|Posted:||August 31, 2015 03:43 PM|
|From:||Senator John H. Eichelberger, Jr.|
|To:||All Senate members|
|Subject:||Convention of States to amend U.S. Constitution (on fiscal matters, federalism, and term limits)|
|This memorandum describes the second of the two concurrent resolutions I will soon be introducing which would call for a “Convention of States” under Article V of the United States Constitution. This is one of two methods provided by the Constitution for proposing amendments. Amendments may be proposed by Congress, or, alternatively, by a “Convention for proposing Amendments.” Under the latter method, upon “application” by two-thirds of the states, Congress would be required to call a convention. Any amendment proposed by the convention would still need to be ratified by three-quarters of states in order to be adopted. This concurrent resolution serves as Pennsylvania’s “application” to Congress for such a convention. Similar resolutions are working their way through the legislatures of other states.
The purpose of this convention will be to propose amendments to the United States Constitution eith regard to the following: fiscal restraints on the federal government, such as a balanced budget amendment; protection state rights against encroachments by the federal government which go beyond its proper constitutional powers, and limits on the terms of office for federal officials and members of Congress.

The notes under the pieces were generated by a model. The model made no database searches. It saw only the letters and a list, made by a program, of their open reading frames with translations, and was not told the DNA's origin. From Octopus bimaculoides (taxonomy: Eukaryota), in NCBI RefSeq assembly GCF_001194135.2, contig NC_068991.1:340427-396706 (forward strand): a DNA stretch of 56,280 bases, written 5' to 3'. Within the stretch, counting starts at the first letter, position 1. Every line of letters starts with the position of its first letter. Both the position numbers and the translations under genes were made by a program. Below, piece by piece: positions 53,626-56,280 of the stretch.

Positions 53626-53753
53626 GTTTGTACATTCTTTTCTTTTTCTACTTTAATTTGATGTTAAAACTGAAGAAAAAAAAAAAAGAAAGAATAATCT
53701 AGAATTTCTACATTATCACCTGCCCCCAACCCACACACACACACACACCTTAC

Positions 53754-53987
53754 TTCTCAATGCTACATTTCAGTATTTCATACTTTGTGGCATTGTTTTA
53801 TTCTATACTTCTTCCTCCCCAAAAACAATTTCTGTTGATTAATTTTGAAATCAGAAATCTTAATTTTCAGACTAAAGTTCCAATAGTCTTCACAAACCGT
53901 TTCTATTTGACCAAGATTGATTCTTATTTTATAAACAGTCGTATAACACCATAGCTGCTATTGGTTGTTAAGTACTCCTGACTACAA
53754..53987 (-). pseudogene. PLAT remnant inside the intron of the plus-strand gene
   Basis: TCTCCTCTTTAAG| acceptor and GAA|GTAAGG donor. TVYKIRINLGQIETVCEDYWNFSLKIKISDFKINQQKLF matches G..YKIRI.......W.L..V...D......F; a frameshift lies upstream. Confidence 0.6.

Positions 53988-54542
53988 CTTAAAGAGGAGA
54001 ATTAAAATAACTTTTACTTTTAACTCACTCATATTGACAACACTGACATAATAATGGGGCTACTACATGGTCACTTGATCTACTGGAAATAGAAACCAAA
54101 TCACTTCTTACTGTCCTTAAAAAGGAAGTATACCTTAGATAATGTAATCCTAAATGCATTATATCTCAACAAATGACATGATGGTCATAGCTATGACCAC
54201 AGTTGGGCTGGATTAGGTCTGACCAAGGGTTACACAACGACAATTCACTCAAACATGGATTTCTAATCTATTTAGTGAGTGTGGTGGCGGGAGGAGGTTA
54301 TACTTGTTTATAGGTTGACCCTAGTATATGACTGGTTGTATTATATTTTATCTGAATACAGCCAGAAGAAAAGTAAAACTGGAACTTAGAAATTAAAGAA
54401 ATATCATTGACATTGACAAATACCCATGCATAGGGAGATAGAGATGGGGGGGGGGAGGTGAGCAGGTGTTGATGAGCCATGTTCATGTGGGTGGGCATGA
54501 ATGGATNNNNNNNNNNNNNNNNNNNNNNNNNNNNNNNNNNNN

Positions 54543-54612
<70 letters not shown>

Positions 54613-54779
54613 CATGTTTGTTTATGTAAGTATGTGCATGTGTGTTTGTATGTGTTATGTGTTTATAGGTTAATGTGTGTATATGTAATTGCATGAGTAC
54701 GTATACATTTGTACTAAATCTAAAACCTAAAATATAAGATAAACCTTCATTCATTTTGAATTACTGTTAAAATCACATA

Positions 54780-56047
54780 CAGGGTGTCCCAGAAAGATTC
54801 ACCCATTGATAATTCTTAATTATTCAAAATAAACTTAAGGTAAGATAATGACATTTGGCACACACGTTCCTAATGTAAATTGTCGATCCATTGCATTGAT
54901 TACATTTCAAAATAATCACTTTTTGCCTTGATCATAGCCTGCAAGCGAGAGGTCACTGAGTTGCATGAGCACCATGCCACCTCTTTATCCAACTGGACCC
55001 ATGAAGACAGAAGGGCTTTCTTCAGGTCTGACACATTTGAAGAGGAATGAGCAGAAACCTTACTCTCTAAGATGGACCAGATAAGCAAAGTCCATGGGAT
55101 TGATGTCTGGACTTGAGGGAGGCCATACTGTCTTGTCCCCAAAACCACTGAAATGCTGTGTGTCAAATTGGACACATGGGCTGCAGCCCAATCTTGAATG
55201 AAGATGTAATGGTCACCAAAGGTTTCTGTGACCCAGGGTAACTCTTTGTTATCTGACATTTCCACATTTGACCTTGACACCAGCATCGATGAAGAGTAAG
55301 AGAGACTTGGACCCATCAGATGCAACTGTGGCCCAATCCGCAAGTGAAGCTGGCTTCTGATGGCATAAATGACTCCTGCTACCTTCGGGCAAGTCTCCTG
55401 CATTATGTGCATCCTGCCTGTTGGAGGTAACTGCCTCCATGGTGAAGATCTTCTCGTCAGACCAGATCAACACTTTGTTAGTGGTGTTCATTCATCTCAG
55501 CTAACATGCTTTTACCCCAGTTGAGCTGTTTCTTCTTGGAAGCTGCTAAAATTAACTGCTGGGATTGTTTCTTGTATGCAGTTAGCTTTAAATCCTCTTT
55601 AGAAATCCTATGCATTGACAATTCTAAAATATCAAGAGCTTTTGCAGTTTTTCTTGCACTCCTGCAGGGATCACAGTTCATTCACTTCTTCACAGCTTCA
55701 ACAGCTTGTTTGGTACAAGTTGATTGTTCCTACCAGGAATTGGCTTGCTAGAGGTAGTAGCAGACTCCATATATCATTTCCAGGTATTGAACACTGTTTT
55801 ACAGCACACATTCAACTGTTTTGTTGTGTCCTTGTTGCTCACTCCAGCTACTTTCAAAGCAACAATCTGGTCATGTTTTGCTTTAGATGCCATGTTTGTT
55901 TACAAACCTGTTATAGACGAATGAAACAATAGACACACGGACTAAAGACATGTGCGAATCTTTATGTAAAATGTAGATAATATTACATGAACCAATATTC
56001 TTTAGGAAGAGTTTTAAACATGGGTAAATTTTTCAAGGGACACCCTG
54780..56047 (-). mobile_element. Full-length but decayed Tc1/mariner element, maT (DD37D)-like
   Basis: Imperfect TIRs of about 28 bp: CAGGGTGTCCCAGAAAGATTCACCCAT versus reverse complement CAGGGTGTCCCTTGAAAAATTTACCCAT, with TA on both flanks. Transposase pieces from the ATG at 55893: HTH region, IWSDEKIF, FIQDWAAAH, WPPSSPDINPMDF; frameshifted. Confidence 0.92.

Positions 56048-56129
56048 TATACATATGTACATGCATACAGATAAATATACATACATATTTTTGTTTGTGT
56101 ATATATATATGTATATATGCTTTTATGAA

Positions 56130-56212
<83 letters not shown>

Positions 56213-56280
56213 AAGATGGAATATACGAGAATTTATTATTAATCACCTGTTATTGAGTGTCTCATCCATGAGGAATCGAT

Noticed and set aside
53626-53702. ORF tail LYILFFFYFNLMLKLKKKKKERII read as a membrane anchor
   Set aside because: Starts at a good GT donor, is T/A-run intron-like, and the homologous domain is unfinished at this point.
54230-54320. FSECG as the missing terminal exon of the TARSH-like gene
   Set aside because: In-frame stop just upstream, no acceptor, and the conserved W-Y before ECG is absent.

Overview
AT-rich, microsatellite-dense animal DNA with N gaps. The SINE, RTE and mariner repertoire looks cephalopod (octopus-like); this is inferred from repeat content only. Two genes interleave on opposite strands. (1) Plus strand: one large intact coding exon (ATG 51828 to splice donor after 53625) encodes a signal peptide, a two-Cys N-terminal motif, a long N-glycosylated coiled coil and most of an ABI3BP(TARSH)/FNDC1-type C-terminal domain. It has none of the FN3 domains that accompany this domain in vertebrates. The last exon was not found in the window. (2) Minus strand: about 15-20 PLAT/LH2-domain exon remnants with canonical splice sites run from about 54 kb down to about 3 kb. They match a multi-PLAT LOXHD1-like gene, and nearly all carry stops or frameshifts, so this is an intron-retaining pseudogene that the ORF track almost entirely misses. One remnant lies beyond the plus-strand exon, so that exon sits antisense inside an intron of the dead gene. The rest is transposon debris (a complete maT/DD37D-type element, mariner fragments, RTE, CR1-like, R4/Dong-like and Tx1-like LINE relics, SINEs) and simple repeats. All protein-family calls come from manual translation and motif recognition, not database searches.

It is important to note that this resolution would also limit the authority of convention delegates from Pennsylvania to the scope of the Article V Resolution, and replace and punish delegates who violated the law in the same way some states now punish faithless presidential electors. Specifically, my Convention of States proposal would not permit consideration of any amendment to the Bill of Rights, thereby addressing any concerns regarding the protection of free speech, right to bear arms, etc. Placing such limits on delegates appointed to the convention will eliminate the possibility of a “runaway convention,” a reason most often cited by critics in opposition to an Article V Convention.
I believe this proposal for a Convention of States on this topic will create the needed opportunity to propose solutions to problems that stem from unchecked activities of a bloated and oversized federal government. Please join me in supporting this resolution.
Introduced as SR291